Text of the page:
Successful Vendor Relationships: 3 Do’s and Dont’s

As a Senior Marketing Specialist, I regularly work with vendors — from SEO experts to website developers to photographers. Throughout the years, I’ve had my fair share of stressful, disappointing vendor experiences. Luckily, I’ve also had some stand-out relationships with vendors. Here are a few tips and tools that made the difference.

1. Have regularly scheduled check-ins.

Ugh, another meeting?! While everyone strives for a clear calendar, these meetings are not worth missing. The cadence, length, and format of your syncs will change depending on the nature of the work the vendor is doing for you.

Currently, my team has a weekly meeting with our SEO vendor. This is essential for my team, as our vendor and I work through heavy SEO to-do lists weekly. Our weekly syncs allow us to review work done in the prior week, talk about goals for the coming weeks, and set a plan for the next week. If you have a less intense vendor relationship, try a monthly meeting. Even 30 minutes a month can be the difference between a buttoned-up strategy and a jumble of directionless to-dos.

The structure of these meetings will vary, but you and your vendor must come prepared with updates and questions to make the most of your time together. Some teams may use agendas while others may use slide decks. Talk to your vendor to try to align on a structure that works for you!

Not only do these meetings get everyone on the same page, but it gives ample time to get to know your vendor in a more casual way than an email can offer. Casual, social relationships help build respect and trust, essential building blocks of successful professional relationships.

Do ✅: Find (and stick to!) a meeting cadence that works for your team and your goals.

Don’t 🚫: Communicate exclusively through email.

2. Use task management software.

Everyone who knows me knows that I am an Asana stan (Asana, I 💘 you). Everyone on my team is a generalist. This often means we bop from task to task, tacking website redesigns, printed sales assets, social media posts, and demand generation strategies. Rather than sticky noting my desk to death, I prefer task management software. This software helps me ensure that all of my tasks are written down and have a clear due date.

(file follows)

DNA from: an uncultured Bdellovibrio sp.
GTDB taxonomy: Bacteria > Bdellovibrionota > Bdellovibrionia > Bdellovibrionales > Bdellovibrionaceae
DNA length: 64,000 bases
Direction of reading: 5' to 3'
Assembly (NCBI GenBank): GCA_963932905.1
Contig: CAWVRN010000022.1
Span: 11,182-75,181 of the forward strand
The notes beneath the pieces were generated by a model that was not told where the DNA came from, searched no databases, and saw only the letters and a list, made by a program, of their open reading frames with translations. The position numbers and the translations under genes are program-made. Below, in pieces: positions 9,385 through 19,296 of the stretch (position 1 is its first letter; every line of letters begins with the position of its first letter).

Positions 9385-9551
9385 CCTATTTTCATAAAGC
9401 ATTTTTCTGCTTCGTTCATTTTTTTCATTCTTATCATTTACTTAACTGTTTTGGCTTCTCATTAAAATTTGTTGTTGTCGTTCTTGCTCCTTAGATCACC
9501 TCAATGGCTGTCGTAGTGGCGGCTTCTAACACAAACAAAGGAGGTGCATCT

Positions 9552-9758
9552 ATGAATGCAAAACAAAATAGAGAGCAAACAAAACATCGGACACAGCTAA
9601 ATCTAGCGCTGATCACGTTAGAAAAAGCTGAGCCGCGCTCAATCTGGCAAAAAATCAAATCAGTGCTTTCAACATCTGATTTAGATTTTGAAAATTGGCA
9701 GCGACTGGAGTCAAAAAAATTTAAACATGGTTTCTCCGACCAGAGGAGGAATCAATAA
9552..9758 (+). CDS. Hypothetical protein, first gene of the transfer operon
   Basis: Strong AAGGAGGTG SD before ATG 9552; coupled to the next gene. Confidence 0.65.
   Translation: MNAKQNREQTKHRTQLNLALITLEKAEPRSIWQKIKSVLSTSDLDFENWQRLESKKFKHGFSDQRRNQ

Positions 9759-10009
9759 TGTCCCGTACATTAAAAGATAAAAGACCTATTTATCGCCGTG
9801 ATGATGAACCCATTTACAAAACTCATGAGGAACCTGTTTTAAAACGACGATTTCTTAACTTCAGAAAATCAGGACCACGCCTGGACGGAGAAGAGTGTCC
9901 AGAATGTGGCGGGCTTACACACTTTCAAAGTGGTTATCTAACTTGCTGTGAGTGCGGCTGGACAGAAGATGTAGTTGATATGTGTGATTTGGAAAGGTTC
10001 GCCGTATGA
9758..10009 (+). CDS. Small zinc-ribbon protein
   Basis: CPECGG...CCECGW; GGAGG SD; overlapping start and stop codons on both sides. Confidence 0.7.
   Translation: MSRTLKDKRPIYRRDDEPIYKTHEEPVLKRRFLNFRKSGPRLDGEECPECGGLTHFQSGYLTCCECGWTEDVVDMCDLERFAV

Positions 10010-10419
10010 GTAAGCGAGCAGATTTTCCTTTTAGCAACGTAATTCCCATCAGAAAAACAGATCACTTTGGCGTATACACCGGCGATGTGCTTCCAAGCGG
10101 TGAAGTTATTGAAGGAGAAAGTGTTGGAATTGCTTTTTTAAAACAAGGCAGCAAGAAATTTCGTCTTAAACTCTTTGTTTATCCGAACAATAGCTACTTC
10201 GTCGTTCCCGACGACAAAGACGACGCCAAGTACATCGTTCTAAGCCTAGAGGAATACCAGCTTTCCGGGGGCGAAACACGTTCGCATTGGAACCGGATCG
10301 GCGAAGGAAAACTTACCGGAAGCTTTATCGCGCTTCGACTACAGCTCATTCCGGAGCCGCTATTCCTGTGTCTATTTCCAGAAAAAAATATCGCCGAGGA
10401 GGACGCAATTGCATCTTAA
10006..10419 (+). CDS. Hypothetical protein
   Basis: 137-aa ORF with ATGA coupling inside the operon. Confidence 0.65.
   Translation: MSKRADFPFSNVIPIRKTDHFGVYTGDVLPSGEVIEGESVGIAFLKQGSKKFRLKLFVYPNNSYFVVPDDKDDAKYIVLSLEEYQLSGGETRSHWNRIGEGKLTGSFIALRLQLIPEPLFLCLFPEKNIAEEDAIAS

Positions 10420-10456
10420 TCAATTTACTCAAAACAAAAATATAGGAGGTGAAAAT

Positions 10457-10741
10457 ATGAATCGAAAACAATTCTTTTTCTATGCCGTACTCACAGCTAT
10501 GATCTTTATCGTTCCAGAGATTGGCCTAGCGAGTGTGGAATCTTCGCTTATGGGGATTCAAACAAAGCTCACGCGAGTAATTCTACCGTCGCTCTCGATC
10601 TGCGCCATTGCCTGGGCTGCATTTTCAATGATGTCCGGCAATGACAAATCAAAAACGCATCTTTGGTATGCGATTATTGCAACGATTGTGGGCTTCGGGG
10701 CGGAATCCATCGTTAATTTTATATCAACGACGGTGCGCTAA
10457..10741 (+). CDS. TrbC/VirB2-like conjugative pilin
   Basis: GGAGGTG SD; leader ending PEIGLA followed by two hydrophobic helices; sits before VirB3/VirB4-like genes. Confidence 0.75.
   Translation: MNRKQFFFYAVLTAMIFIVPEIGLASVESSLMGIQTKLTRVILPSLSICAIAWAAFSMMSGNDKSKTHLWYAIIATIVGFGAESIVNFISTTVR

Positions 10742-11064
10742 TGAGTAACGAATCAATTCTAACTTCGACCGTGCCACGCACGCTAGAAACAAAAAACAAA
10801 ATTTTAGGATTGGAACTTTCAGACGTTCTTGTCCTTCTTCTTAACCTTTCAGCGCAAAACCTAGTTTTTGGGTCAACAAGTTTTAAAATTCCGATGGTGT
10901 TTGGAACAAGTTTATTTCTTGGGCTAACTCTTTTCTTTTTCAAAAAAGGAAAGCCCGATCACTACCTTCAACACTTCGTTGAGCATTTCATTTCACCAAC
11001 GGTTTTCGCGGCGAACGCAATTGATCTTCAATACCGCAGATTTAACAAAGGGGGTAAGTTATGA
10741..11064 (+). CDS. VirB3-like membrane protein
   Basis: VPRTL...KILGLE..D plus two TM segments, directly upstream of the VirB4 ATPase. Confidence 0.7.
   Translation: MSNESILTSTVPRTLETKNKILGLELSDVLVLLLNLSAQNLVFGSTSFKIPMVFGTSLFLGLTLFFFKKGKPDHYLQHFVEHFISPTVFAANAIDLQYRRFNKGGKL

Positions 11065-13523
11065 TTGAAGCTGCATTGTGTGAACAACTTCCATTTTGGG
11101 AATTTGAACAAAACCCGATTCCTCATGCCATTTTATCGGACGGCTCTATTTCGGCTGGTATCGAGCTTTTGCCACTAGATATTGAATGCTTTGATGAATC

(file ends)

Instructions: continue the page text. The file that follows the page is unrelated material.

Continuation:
My love of task tracking extends to my vendor relationships. Sharing access to task management software/documents ensures that your team and your vendor understand what needs to be done, who is responsible for completing the task, and when the task needs to be done.

In the past, my team worked with vendors who only used email to communicate about tasks and/or issues. As the one managing the vendor relationship, I often had to report updates about important tasks to our Director of Marketing. Instead of being able to pop open a clean, easy-to-read Trello board, I had to sort through email chains (often 40+ emails long) trying to determine the status of each task.

Another benefit of using traditional task-tracking software is that it allows in-app communication. Here is an example of a conversation I recently had with our website vendor:

In the above example, I could share my issue, receive feedback and questions from our vendor, and resolve the issue quickly. In former vendor relationships, this interaction could have taken more than two weeks and 10+ emails to resolve.

Do ✅: Utilize a shared Google spreadsheet or task management software for ALL of your vendor-related tasks.

Don’t 🚫: Send emails back and forth, creating confusing/hard-to-track email chains.

3. Start with strategy.

Ahh, strategy. It’s often referenced in business meetings but, in the day-to-day, hard to keep an eye on. It can be easy to default to task-driven work, especially if you have a vendor that isn’t thinking strategically. You must lead, when appropriate, your vendor meetings and relationships with strategy. Here is an example of how to reframe your to-do list and defeat the task-driven mindset.

Website SEO

  • Task: Update keywords in 10 blog posts every week, ad infinitum.
  • Strategy: We want to increase traffic from our blog to our contact page. To do that, we will identify blog posts relevant to our client audience. We will then research and implement keywords to increase blog traffic. We will then research and implement improvements to our CTA, driving client traffic from the strategic blog posts to our contact page.

In the above example, you can see that the task has no intended purpose or outcome. It can be easy to jump from week to week, completing tasks, without having any real purpose for your work. As such, it is imperative that you have a vendor that prioritizes overarching strategy and business goals, not just completing aimless tasks. Not sure how to determine if your vendor is thinking about strategy? Ask them! During one of your regularly scheduled meetings (see #1!), ask the vendor how they see your tasks aligning with your strategy.

We recently implemented a strategy-forward approach with one of our vendors. During our weekly sync, each slide in our slide deck outlines completed or upcoming tasks. Instead of letting those tasks stand alone, our vendor now highlights which part of our strategy is tied to each task. This helps us stay organized and also allows our team to communicate our work up the chain much more smoothly.

Do ✅: Start with strategy!

Don’t 🚫: Get lost in a sea of random to-dos.

How does your team manage vendor relationships? Let me know in the comments!


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